20.Forward Warping Send each pixel f ( x ) to its corresponding location x’ = h ( x ) in g ( x’ ) f ( x ) g ( x’ ) x x’ h ( x ) What if pixel lands “between” two pixels? Answer: add “contribution” to several pixels, normalize later ( splatting ) 20

21.21 Inverse Warping Get each pixel g ( x’ ) from its corresponding location x’ = h ( x ) in f ( x ) f ( x ) g ( x’ ) x x’ h -1 ( x ) What if pixel comes from “between” two pixels?

22.22 Inverse Warping Get each pixel g ( x’ ) from its corresponding location x’ = h ( x ) in f ( x ) What if pixel comes from “between” two pixels ? Answer: resample color value from interpolated source image f ( x ) g ( x’ ) x x’ h -1 ( x )

23.Interpolation Possible interpolation filters: nearest neighbor bilinear bicubic (interpolating ) 23

24.Motion models Translation 2 unknowns Affine 6 unknowns Perspective 8 unknowns 24

25.Finding the transformation Translation = 2 degrees of freedom Similarity = 4 degrees of freedom Affine = 6 degrees of freedom Homography = 8 degrees of freedom How many corresponding points do we need to solve? 25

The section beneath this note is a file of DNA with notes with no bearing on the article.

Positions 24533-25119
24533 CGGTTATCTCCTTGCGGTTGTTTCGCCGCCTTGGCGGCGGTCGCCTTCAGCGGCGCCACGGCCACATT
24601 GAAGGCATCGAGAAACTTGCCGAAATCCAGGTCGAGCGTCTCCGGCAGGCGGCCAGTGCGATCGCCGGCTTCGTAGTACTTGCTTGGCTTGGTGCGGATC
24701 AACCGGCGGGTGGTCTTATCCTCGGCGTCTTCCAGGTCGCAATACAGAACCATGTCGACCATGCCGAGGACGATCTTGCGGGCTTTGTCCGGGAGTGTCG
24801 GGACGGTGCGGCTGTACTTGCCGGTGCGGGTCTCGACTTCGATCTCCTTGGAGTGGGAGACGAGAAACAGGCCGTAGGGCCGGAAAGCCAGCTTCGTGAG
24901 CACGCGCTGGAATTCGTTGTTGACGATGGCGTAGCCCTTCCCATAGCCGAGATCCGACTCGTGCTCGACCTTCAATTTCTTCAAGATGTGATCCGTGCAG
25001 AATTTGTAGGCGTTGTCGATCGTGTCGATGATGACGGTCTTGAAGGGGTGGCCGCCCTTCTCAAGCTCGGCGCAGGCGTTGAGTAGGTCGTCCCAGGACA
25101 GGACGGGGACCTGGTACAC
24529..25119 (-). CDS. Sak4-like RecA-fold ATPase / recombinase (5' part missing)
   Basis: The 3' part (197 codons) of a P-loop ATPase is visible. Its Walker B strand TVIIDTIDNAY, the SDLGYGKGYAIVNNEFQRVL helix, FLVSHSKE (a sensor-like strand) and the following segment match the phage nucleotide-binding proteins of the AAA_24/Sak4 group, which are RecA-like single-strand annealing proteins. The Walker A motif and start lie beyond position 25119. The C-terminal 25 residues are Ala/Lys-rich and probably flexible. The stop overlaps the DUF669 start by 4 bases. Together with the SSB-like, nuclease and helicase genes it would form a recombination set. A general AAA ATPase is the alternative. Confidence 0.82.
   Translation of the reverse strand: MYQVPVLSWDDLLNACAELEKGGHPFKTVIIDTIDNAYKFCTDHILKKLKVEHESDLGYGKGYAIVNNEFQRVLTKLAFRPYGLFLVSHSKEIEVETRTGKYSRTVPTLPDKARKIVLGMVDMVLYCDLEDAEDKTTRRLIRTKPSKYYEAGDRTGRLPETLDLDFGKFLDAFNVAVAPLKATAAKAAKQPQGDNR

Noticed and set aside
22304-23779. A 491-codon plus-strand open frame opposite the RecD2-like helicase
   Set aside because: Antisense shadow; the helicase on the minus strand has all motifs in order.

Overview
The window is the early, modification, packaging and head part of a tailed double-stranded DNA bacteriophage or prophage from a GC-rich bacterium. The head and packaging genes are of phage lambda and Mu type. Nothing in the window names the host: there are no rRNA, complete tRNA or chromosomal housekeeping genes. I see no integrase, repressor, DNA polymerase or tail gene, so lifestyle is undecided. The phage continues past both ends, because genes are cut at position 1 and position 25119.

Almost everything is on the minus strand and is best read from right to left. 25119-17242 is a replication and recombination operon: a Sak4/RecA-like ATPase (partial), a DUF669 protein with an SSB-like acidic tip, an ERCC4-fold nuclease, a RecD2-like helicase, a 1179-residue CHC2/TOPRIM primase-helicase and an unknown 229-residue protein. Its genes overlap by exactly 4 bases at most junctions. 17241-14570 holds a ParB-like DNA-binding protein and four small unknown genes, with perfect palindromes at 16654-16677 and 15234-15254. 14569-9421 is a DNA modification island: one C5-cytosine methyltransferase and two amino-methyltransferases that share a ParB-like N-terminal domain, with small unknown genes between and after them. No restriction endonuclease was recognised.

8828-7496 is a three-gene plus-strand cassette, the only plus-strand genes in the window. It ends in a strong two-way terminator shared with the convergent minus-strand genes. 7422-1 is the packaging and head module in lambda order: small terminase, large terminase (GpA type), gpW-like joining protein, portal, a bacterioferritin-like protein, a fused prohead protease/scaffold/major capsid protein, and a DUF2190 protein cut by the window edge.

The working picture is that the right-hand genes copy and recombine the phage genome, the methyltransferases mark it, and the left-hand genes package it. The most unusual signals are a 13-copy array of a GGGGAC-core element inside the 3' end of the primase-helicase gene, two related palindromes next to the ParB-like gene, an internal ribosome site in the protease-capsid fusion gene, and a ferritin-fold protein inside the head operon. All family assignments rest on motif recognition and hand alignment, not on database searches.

26.Plane perspective mosaics 8-parameter generalization of affine motion works for pure rotation or planar surfaces Limitations: local minima slow convergence difficult to control interactively 26

27.Simple case: translations How do we solve for ? 27

28.Mean displacement = Simple case: translations Displacement of match i = 28

29.Simple case: translations System of linear equations What are the knowns? Unknowns? How many unknowns? How many equations (per match)? 29

30.Simple case: translations Problem: more equations than unknowns “ Overdetermined ” system of equations We will find the least squares solution 30

31.Least squares formulation For each point we define the residuals as 31

32.Least squares formulation Goal: minimize sum of squared residuals “ Least squares ” solution For translations, is equal to mean displacement 32

33.Solving for translations Using least squares 2 n x 2 2 x 1 2 n x 1 33

34.Least squares Find t that minimizes To solve, form the normal equations 34

35.Affine transformations How many unknowns? How many equations per match ? x´ = ax + by + c; y´ = dx + ey +f How many matches do we need? 35

36.Affine transformations Residuals: Cost function: 36

37.Affine transformations Matrix form 2 n x 6 6 x 1 2 n x 1 37